Diseases & Conditions
Measles (rubeola, 9-day measles) is a highly contagious viral infection that produces various symptoms and a characteristic rash.
Children become infected with measles by breathing in small airborne droplets of moisture coughed out by an infected person or by touching items contaminated by such droplets. Measles is contagious from several days before until several days after the rash appears.
Before vaccination became widely available, measles epidemics occurred every 2 or 3 years, particularly in preschool-aged and school-aged children. Small, localized outbreaks occurred during intervening years. Although measles is still common in other countries, only about 100 to 300 people a year in the United States develop measles. A woman who has had measles or has been vaccinated passes immunity (in the form of antibodies) to her child. This immunity lasts for most of the first year of life. Thereafter, however, susceptibility to measles is high unless vaccination is given. A person who has had measles develops immunity and cannot contract it again.
Symptoms and Diagnosis
The symptoms of measles begin about 7 to 14 days after infection. The infected child first develops a fever, runny nose, hacking cough, and red eyes. Sometimes the eyes are sensitive to bright light. Tiny white spots (Koplik's spots) appear inside the mouth 2 to 4 days later, and then the child develops a sore throat.
A mildly itchy rash appears 3 to 5 days after the start of symptoms. The rash begins in front of and below the ears and on the side of the neck as irregular, flat, red areas that soon become raised. The rash spreads within 1 to 2 days to the trunk, arms, palms, legs, and soles and begins to fade on the face.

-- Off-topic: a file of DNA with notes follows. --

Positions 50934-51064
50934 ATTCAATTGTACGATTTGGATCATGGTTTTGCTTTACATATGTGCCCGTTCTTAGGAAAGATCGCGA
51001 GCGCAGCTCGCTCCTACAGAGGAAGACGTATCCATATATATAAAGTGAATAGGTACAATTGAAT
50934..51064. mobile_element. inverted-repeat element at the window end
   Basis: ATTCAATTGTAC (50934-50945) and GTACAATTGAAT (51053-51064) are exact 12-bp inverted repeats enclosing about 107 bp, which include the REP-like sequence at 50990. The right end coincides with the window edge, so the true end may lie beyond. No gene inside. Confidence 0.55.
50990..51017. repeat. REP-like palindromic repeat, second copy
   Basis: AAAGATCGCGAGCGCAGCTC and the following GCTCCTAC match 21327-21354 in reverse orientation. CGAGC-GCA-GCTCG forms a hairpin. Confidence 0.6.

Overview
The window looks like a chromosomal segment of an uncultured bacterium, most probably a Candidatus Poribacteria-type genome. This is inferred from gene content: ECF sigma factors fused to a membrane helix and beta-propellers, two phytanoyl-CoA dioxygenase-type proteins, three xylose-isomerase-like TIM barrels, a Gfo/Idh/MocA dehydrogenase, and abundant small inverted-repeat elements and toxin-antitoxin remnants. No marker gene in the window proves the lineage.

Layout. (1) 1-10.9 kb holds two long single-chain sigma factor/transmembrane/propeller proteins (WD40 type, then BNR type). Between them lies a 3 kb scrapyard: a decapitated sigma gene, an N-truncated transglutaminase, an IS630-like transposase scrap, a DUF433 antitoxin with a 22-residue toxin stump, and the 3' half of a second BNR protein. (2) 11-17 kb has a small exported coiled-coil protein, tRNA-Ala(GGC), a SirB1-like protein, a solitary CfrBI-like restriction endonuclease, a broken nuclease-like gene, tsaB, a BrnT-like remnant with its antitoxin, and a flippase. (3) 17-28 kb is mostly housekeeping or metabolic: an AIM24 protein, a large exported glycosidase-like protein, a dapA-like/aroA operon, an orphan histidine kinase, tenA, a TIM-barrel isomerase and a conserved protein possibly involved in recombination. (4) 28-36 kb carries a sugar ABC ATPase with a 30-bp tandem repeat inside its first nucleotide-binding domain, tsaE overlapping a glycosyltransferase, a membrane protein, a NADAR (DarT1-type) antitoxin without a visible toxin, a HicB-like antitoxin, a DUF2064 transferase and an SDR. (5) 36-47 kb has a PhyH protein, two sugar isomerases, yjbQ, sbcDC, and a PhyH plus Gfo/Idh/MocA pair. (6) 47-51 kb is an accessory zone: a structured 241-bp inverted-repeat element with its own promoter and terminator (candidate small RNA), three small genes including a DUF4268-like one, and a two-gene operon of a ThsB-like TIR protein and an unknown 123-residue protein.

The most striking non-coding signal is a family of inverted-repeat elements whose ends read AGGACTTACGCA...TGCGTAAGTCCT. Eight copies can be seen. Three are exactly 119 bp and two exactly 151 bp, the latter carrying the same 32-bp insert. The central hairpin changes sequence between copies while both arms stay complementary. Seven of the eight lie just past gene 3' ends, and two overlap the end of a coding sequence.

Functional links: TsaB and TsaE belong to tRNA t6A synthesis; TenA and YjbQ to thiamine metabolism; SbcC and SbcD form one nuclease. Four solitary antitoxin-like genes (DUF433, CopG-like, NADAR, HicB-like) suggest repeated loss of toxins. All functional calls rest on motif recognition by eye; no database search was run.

At the peak of the illness, the child feels very sick and develops eye inflammation (conjunctivitis), the rash is extensive, and the temperature may exceed 104° F (40° C). In 3 to 5 days, the temperature falls, the child begins to feel better, and any remaining rash quickly fades. The diagnosis is based on the typical symptoms and characteristic rash.
Brain infection (encephalitis) occurs in about 1 out of 1,000 to 2,000 children with measles. If encephalitis occurs, it often starts with a high fever, headache, seizures, and coma, usually 2 days to 1 week after the rash appears. The illness may be brief, with recovery in about 1 week, or it may be prolonged, resulting in brain damage or death.
Secondary bacterial infections, such as pneumonia (especially in infants) or a middle ear infection (otitis media), occur fairly often. Rarely, blood platelet levels become so low that the child bruises and bleeds.
In healthy, well-nourished children, measles is rarely serious. However, secondary bacterial infections, particularly pneumonia, can occasionally be fatal. In rare cases, subacute sclerosing panencephalitis—a serious complication of measles—occurs months to years later, resulting in brain damage (see Viral Infections: Subacute Sclerosing Panencephalitis (SSPE) ).
Measles vaccine, one of the routine immunizations of childhood, is given between 12 and 15 months of age (see Vaccinating Infants and Children ) but can be given to children as young as 6 months during a measles outbreak. Children (and adults) who are exposed to measles and do not have immunity may be protected by vaccination within 3 days of exposure. Pregnant women and infants younger than 1 year should not receive the vaccine in a non-outbreak situation and instead are given measles immune serum globulin for protection.
There is no specific treatment for measles. Some doctors in the United States give vitamin A to children aged 6 months to 2 years who are hospitalized with measles, because vitamin A has reduced the number of deaths from measles in countries where vitamin A deficiency is common. Children with measles are kept warm and comfortable. Acetaminophen Some Trade Names TYLENOL or ibuprofen Some Trade Names ADVIL MOTRIN NUPRIN may be given to reduce fever. If a secondary bacterial infection develops, an antibiotic is given.
Last full review/revision May 2007 by Mary T. Caserta, MD
Source: The Merck Manual Home Edition